Operation Migration's Heather Ray has a challenge for you. She sent these clues and the photo. She wants you to figure out. . .

Callenge Question #12:
“Who is this crane?”

(To respond to this question, please follow the instructions below.)

Clue #1: Green over white RADIO transmitter on left leg, the only leg visible. (The right leg is tucked up into roost position.)
Clue #2: No traces of tawny brown feathers tells us it’s an adult.
Clue #3: Considering the date the image was taken (4/24) and looking at the surrounding vegetation, tells us that this adult crane has returned NORTH to an area where there has yet to be any active growth among the cattails and normally tall grasses.
Bonus clue: SHE prefers solitude

Photo Operation Migration.
Click to enlarge!

Brian Johns’ Field Report from the Canadian Nesting Grounds
The eight chicks from the Eastern flock are stalled by Lake Michigan, but in the center of the continent the migrating families from the Aransas/Wood Buffalo flock are hurrying to Canada’s far north for the new nesting season. (See map; it's waaaaay up there!) Now for the latest news, photos, and crane calls from Brian:

Dear Journey North:
I haven't been able to confirm whooping cranes on the nesting grounds yet; however, my spotters have been seeing and hearing sandhill cranes in the Wood Buffalo National Park area for the last week so there should be whooping cranes there as well. The earliest pairs usually have established their territories and have begun nest construction by this time. Whooping cranes maintain a territory that they defend from all other cranes. This territory is used for nesting and raising their young.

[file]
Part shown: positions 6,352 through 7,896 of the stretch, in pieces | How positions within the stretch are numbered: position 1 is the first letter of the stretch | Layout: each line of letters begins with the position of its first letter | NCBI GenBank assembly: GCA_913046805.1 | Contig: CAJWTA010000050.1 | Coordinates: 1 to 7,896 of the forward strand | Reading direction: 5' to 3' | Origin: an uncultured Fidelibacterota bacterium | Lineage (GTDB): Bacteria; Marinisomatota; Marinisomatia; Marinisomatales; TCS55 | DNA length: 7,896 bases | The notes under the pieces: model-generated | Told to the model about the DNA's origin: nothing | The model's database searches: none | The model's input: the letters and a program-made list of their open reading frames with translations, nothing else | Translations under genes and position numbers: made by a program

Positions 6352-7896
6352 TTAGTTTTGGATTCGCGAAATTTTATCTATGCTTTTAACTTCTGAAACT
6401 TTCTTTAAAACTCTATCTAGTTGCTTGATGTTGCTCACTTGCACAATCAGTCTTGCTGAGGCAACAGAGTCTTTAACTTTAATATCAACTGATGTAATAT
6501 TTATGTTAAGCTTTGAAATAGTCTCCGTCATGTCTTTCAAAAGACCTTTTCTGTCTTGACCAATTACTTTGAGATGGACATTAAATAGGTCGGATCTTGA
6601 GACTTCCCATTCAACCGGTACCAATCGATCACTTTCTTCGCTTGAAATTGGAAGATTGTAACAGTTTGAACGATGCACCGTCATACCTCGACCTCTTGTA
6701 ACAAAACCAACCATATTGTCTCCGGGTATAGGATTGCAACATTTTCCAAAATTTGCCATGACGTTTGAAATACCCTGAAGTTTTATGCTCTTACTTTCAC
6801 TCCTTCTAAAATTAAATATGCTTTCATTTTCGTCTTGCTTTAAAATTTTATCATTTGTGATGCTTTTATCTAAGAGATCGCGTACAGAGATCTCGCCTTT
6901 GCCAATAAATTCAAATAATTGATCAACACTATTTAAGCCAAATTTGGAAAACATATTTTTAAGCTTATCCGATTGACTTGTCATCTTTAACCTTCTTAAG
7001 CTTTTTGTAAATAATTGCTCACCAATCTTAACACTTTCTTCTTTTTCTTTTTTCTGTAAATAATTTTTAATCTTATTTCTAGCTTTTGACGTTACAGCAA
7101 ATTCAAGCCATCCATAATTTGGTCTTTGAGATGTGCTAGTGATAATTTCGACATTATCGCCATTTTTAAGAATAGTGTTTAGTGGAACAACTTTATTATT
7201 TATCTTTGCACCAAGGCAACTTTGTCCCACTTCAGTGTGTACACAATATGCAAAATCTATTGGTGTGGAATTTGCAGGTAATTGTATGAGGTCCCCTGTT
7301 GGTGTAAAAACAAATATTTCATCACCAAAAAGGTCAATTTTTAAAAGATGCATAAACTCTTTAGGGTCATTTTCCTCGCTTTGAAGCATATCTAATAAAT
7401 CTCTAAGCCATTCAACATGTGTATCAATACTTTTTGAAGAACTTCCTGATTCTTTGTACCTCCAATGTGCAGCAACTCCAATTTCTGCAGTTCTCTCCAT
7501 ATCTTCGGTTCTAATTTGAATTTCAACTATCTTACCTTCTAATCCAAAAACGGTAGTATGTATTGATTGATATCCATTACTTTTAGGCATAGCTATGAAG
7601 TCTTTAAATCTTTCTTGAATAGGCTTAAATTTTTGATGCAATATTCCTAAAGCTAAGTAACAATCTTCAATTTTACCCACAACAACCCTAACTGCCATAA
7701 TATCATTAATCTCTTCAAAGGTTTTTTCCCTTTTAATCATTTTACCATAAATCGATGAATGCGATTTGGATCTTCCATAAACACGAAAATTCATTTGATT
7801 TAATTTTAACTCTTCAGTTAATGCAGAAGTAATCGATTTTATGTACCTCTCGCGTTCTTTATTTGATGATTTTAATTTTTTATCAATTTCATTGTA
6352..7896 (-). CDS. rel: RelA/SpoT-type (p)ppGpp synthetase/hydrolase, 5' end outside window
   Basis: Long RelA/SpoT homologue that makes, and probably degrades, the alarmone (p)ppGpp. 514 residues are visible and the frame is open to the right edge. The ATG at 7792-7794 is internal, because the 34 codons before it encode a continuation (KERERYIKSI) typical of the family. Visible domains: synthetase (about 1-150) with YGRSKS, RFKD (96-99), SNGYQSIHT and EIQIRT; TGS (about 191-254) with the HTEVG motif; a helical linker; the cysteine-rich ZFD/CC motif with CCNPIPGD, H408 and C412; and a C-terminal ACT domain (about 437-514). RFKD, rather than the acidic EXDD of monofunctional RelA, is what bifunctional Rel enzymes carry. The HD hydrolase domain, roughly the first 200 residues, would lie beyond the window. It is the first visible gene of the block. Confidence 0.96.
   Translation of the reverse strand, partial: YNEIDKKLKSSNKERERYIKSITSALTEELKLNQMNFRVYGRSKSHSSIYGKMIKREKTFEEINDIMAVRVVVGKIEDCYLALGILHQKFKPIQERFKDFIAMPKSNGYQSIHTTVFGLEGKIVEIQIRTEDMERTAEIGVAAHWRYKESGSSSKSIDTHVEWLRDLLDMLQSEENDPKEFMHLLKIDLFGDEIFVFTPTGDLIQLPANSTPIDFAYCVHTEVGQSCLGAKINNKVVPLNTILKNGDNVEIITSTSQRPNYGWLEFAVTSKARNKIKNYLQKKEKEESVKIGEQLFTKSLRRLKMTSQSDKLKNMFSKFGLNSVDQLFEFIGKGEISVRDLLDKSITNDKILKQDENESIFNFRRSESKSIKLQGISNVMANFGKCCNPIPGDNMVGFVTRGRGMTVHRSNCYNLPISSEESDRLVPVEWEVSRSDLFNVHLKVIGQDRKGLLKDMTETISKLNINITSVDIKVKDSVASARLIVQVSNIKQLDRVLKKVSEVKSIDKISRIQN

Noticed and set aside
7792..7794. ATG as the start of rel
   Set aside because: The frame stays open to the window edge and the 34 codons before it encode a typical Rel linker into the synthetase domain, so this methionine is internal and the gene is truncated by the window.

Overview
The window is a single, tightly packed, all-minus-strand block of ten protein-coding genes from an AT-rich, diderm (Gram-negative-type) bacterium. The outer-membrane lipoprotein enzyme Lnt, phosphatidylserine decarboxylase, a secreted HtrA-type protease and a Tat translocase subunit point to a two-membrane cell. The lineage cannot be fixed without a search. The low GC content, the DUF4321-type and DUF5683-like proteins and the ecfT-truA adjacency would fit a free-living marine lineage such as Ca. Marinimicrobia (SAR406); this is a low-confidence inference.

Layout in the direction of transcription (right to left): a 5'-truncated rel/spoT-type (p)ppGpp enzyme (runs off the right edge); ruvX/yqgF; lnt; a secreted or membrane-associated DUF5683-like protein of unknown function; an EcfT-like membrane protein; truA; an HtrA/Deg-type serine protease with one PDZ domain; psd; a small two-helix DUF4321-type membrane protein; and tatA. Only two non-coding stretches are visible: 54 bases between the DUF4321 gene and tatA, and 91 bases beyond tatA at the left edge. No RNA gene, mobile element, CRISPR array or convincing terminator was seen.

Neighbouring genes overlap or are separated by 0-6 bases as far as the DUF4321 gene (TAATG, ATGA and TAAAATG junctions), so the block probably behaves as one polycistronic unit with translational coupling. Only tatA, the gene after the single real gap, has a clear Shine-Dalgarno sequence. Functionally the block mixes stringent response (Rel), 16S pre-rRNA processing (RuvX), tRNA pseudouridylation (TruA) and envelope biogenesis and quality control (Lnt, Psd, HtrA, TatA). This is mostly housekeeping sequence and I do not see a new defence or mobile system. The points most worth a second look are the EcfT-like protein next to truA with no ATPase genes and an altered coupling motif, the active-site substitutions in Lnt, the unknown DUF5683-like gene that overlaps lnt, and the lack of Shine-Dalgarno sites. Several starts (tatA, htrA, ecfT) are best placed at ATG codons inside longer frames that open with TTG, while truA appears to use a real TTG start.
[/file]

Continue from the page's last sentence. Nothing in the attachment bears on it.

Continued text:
A pair of cranes and their unison call. (click for sound)

Crane on Nest in Canada.
Photos Brian Johns, CWS

The way that a crane pair defends their territory is to tell other cranes that this portion of marsh property is taken. The cranes do this by calling loudly. The territorial defense call is the Unison Call. It gets its name because both the male and female call in unison with each other. During the call, the cranes stand erect and throw their heads back to make their call penetrate further into the marsh. The call is a series of chucking sounds that can carry for up to 3 kilometers across the marsh. Click to hear a unison call that we recorded from one of the pairs nesting in Alberta whose territory we were intruding upon. Some of the early pairs will likely be incubating eggs already. Both the male and female share incubation duties.

Brian Johns, Canadian Wildlife Service, Wood Buffalo National Park